It is with a heavy heart that I leave this beautiful country. Although it has been over a year and a half, it seems as if I only arrived yesterday. I want to thank the people of Tajikistan for welcoming me and making me feel at home. Your country has stunning beauty and your language and culture are profoundly rich, but it is your unending hospitality that I will never forget. Coming to Tajikistan wasn’t easy for me. My husband had just passed away, and I was leaving my five children and my precious grandchildren on the other side of the world, but your warmth, your generosity, and your kindness allowed me to thrive. As your great poet Mirzo Tursunzoda said, “Don’t forget the hospitality of the Tajik people!” I definitely will not.
I am proud to have been part of the wonderful work that the United States Embassy does in Tajikistan. During the past 18 months, we have made significant progress to strengthen the C5+1 platform to allow the United States and the five countries of Central Asia to work together on issues of common concern. We celebrated 25 years of diplomatic relations between Tajikistan and the United States, giving us time to reflect on the progress that this partnership has allowed. I have picked strawberries with women farmers that USAID has supported through job skills and business training that help them improve their families’ lives. I have also presided over assistance that our military has given to the Tajik Border Guards to promote the security and sovereignty of Tajikistan. I have met with many enthusiastic students learning English at the American Corners and Access programs. My countless conversations with sportswomen, businesspeople, journalists, government officials, and members of civil society whom we have sent to the United States for education exchanges have reminded me that people-to-people ties are the foundation of a strong bilateral relationship.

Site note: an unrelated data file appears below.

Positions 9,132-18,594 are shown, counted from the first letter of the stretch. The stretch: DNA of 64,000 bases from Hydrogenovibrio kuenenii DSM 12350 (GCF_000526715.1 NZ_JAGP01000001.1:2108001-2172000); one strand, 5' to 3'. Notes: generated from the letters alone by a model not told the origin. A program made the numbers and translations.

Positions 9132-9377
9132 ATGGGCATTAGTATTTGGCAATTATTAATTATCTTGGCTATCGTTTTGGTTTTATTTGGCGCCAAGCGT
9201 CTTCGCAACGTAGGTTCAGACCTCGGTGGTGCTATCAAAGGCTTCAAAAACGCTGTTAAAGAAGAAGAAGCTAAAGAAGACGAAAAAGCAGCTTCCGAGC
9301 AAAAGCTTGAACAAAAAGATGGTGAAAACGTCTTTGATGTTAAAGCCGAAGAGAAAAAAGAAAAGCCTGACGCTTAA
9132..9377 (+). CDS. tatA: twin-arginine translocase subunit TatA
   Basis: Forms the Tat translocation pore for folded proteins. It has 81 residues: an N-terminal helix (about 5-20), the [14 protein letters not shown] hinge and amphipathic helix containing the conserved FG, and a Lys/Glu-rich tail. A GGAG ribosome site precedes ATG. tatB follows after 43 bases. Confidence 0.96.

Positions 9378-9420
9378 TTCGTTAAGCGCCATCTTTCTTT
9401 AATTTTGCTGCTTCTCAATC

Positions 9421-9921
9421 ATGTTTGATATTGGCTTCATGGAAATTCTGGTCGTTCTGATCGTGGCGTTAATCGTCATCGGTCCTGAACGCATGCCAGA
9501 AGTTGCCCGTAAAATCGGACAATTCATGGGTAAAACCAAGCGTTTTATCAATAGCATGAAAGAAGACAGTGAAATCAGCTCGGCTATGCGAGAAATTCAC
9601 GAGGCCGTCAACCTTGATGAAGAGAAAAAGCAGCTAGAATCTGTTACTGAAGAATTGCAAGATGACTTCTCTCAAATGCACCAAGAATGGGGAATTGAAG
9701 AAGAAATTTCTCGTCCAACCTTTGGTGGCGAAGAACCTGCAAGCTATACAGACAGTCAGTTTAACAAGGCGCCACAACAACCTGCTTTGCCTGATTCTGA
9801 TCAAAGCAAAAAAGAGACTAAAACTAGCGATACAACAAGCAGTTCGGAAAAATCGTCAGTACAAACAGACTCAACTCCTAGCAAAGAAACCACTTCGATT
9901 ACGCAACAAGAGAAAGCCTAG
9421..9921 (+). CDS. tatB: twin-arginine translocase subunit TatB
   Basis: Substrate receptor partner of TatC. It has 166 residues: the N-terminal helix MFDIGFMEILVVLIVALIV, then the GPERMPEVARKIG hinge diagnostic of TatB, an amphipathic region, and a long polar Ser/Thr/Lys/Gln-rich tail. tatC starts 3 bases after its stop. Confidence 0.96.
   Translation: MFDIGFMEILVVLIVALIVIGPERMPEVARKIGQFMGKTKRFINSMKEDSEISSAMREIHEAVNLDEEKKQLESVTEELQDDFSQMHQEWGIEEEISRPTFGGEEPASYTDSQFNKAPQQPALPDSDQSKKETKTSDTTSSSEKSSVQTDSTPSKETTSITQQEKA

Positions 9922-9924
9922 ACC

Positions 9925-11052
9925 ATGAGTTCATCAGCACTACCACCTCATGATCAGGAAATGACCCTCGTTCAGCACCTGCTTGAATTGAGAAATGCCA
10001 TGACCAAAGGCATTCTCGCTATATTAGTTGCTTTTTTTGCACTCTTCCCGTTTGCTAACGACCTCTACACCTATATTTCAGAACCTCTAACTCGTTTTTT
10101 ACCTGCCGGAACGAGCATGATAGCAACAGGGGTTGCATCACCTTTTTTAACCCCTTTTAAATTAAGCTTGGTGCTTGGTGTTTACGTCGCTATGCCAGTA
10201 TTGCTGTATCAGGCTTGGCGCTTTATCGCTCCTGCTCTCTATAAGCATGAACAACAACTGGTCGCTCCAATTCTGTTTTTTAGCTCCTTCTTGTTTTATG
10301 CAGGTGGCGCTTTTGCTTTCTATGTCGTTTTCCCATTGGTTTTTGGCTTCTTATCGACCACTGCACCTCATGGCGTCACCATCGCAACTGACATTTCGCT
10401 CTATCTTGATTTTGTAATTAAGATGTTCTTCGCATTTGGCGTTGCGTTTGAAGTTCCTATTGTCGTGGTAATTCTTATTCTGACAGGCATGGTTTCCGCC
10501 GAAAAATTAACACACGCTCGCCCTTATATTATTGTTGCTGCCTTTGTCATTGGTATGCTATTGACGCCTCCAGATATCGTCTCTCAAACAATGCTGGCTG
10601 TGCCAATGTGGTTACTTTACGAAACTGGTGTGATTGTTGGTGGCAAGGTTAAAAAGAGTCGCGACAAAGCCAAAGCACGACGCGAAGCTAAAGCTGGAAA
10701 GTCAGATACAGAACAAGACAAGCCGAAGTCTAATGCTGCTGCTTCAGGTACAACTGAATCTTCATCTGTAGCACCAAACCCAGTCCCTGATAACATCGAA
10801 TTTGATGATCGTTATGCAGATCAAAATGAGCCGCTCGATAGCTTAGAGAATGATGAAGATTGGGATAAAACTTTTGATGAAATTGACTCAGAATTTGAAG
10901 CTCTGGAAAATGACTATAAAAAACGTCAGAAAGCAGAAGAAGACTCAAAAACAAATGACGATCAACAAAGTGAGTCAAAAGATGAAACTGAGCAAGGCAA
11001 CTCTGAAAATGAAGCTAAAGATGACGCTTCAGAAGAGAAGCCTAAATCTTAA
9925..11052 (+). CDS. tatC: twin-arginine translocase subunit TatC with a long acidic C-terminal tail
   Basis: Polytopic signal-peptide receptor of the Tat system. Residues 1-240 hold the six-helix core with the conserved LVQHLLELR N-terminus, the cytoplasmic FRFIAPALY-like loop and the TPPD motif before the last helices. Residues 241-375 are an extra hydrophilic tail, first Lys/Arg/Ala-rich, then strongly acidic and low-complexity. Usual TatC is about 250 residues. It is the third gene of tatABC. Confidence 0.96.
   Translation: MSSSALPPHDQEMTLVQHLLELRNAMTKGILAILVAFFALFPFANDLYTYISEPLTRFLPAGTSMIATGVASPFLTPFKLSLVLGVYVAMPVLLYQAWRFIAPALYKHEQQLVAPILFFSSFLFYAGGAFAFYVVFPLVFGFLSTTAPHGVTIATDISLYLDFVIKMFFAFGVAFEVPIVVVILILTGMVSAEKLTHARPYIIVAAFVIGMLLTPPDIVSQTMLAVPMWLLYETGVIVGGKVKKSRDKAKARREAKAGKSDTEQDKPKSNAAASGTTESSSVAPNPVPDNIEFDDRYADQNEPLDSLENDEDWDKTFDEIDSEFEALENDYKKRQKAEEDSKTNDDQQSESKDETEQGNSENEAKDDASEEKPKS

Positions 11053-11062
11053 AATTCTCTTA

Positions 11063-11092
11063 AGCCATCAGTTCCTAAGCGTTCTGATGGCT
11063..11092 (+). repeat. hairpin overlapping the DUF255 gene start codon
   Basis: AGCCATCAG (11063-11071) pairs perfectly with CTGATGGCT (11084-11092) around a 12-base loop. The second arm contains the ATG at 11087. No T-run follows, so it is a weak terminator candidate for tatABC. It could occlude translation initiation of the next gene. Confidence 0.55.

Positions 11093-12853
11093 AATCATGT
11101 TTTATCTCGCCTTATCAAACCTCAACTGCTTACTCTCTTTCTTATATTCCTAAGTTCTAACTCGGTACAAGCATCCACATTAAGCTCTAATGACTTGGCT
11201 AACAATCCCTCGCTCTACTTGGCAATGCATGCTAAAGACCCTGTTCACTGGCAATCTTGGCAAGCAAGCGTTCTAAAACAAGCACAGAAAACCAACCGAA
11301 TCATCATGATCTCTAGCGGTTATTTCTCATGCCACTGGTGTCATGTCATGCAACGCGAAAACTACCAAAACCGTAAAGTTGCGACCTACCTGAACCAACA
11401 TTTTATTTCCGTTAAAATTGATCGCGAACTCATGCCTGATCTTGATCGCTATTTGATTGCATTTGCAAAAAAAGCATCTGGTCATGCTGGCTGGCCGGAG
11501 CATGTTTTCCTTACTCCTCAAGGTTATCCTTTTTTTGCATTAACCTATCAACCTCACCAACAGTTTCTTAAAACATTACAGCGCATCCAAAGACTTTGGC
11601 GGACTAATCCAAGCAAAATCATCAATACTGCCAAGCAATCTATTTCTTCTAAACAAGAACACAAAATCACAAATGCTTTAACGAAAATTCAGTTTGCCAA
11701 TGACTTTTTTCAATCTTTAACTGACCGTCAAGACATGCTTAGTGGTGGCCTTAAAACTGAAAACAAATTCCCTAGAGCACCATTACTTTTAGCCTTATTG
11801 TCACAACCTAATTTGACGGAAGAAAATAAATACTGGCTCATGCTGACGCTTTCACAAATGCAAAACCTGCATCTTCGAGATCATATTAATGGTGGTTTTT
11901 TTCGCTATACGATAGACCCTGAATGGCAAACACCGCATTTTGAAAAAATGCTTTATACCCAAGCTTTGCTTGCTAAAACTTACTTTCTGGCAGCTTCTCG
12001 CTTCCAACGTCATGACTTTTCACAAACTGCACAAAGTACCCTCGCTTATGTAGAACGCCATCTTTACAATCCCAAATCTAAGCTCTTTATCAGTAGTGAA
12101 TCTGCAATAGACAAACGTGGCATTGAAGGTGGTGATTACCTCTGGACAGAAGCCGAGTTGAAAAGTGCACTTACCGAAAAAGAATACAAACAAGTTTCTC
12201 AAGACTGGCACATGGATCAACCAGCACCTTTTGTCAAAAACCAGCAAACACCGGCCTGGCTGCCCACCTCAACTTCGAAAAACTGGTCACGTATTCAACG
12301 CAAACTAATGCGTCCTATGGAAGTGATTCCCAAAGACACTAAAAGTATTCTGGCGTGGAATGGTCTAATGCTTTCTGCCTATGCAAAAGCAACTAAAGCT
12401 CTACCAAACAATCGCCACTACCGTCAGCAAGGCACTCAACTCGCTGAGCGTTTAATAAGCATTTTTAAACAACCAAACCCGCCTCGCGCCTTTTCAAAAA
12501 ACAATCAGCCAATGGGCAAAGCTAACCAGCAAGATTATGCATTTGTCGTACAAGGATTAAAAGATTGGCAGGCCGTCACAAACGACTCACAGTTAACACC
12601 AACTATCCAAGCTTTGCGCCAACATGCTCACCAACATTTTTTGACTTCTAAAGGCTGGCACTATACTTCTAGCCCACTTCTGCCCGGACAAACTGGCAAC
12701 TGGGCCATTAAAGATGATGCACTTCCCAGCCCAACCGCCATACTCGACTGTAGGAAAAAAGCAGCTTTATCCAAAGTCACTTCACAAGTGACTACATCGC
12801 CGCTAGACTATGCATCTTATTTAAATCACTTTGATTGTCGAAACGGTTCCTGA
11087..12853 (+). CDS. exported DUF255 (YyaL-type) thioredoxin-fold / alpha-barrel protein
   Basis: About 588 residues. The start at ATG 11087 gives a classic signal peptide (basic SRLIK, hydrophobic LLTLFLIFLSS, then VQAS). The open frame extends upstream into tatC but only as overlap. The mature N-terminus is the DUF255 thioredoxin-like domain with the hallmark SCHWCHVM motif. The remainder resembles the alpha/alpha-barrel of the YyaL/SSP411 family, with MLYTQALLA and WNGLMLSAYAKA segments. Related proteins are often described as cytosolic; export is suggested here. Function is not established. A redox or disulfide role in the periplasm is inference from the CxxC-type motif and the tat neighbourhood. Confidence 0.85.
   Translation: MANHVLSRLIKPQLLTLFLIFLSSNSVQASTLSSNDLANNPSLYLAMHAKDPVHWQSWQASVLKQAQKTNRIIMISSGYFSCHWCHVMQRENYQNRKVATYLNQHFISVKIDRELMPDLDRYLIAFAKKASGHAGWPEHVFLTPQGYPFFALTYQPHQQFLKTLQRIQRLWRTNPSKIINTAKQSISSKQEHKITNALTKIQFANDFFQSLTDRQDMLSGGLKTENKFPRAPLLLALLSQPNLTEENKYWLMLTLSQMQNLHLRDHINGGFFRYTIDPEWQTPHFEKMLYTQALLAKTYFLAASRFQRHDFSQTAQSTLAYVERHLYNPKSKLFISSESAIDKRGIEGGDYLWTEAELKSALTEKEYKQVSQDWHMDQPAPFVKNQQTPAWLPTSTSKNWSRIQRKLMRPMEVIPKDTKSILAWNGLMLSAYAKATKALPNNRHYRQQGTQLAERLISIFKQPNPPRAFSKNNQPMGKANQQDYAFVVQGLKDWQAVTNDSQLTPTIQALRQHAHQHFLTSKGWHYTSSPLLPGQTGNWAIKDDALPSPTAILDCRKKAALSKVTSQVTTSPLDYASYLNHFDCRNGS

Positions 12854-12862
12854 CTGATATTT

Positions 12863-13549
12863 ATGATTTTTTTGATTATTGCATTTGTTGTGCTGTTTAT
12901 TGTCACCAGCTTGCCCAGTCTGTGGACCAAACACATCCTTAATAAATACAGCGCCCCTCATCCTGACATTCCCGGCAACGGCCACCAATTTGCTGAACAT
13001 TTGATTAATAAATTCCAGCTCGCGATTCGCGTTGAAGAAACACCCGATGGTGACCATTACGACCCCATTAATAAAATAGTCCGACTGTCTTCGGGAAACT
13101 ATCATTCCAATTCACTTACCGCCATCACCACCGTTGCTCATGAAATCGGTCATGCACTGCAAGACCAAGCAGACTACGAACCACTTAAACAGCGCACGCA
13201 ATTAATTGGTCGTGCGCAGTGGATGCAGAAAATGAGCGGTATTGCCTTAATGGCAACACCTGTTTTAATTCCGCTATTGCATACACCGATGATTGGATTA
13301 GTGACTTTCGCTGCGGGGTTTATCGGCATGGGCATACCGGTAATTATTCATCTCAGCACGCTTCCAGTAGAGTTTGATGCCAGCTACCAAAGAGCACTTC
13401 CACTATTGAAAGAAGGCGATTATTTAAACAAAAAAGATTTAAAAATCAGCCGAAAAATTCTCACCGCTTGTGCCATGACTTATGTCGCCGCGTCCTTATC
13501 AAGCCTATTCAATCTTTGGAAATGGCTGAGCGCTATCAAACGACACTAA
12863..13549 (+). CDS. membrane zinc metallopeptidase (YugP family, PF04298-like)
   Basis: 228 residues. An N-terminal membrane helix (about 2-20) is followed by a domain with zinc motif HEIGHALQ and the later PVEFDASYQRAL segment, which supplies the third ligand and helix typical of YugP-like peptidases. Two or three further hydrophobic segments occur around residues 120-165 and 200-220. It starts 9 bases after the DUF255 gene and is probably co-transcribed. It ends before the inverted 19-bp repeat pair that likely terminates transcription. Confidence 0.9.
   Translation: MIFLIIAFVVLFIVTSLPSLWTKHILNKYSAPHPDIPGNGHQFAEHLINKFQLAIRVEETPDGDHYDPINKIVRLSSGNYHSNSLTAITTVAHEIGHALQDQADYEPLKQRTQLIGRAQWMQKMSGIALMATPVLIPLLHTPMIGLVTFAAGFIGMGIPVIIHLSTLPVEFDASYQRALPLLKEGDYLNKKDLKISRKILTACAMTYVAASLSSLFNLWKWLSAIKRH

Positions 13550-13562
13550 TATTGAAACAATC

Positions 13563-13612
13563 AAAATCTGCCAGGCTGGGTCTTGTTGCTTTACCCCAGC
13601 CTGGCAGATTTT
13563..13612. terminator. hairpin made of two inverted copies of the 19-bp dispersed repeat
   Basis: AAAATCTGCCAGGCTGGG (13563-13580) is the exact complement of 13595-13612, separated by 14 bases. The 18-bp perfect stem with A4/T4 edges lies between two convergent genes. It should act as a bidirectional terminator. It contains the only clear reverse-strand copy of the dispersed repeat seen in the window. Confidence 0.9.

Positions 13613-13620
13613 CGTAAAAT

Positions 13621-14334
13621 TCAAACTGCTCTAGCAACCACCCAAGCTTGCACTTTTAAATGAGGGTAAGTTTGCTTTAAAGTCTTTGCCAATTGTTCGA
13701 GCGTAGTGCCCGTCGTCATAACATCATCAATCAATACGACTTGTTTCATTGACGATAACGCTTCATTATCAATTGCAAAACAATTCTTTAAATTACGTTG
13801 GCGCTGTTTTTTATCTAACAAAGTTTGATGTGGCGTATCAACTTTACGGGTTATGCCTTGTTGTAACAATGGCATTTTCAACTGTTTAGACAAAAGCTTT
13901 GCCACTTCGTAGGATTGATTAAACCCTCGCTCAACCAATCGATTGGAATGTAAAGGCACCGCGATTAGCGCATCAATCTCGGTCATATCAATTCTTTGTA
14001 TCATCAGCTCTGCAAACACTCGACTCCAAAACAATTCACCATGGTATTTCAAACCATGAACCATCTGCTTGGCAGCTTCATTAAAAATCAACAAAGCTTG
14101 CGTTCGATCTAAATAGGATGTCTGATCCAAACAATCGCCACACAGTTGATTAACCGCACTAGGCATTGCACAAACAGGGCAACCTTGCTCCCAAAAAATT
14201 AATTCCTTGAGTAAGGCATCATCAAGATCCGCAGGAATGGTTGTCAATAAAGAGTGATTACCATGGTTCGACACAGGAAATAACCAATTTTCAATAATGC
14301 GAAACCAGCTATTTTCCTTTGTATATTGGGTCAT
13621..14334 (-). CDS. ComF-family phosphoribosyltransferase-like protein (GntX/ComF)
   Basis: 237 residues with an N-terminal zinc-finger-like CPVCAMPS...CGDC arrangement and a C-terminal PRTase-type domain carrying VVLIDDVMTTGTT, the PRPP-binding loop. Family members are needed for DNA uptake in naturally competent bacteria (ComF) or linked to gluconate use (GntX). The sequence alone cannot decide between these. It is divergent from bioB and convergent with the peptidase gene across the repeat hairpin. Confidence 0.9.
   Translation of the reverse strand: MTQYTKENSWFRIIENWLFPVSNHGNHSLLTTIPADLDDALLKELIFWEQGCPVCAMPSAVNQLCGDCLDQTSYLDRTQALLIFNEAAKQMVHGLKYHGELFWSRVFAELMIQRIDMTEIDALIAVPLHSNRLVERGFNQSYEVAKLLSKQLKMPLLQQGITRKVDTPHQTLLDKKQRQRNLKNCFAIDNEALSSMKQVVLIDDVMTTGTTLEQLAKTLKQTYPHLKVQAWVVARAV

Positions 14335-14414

I am so glad that I was able to experience so much in such a short time. I ate palov from Panjakent, visited the mausoleum of Rudaki, stayed at guest houses in Badakhshon, drank the water from spring of Nosiri Khusrav, tasted the qurot at Panjshanbe market in Khujand, visited the 44 springs in Khatlon, harvested crops with Tajik farmers, bought material at Korvon, enjoyed the wonderful fruit and vegetables at Shohmanzur market, hiked in the Fann and Pamir mountains, touched the petroglyphs at Langar, stirred a pot of sumanak, watched a game of buzkashi… the list could go on. When I go back to Washington, D.C., I will tell everyone about the wonders of your beautiful country.
I am also honored to have met so many of you. It was a great pleasure to work side by side with my Tajik colleagues at the embassy, who taught me so much about their culture. I have danced with these friends during Navruz, have been to their homes, and cried with them during difficult times. I am so pleased to call them my friends, and I will miss them dearly.
On a final note, let me say that I share an especially strong connection with the women of Tajikistan whose husbands are not with them. As a widow, I understand the challenges they face. These heroes, who not only raise families by themselves, start businesses and take on other jobs to invest in their children’s health and education, which directly contributes to the progress of this nation. Strong women make strong families, strong societies, and strong countries. Thank you again for your kindness and hospitality! Khudo hofiz and Idi Qurbon muborak!
Note on author: Elisabeth Millard was the U.S. Ambassador to Tajikistan from March 2016 through August 30, 2017. Recently, Secretary Tillerson’s office asked Ambassador Millard to become the senior career official responsible for implementing U.S. foreign policy and promoting U.S. interests in Europe and Eurasia at the U.S. Department of State. She most recently served in Washington, D.C. on Secretary of State John Kerry’s staff. Earlier in her career, she was Deputy Chief of Mission in Astana, Kazakhstan, and Principal Officer at the U.S. Consulate General in Casablanca, Morocco. The daughter of a World Health Organization official, Ms. Millard grew up overseas and attended schools in Denmark, Sweden, and Tunisia. She studied at the University of Geneva and graduated from the London School of Economics and Johns Hopkins School of Advanced International Studies (SAIS). Ms. Millard and her late husband have five grown children and six grandchildren and her seventh due in September. In her spare time she loves to cook, exercise, read and listen to music.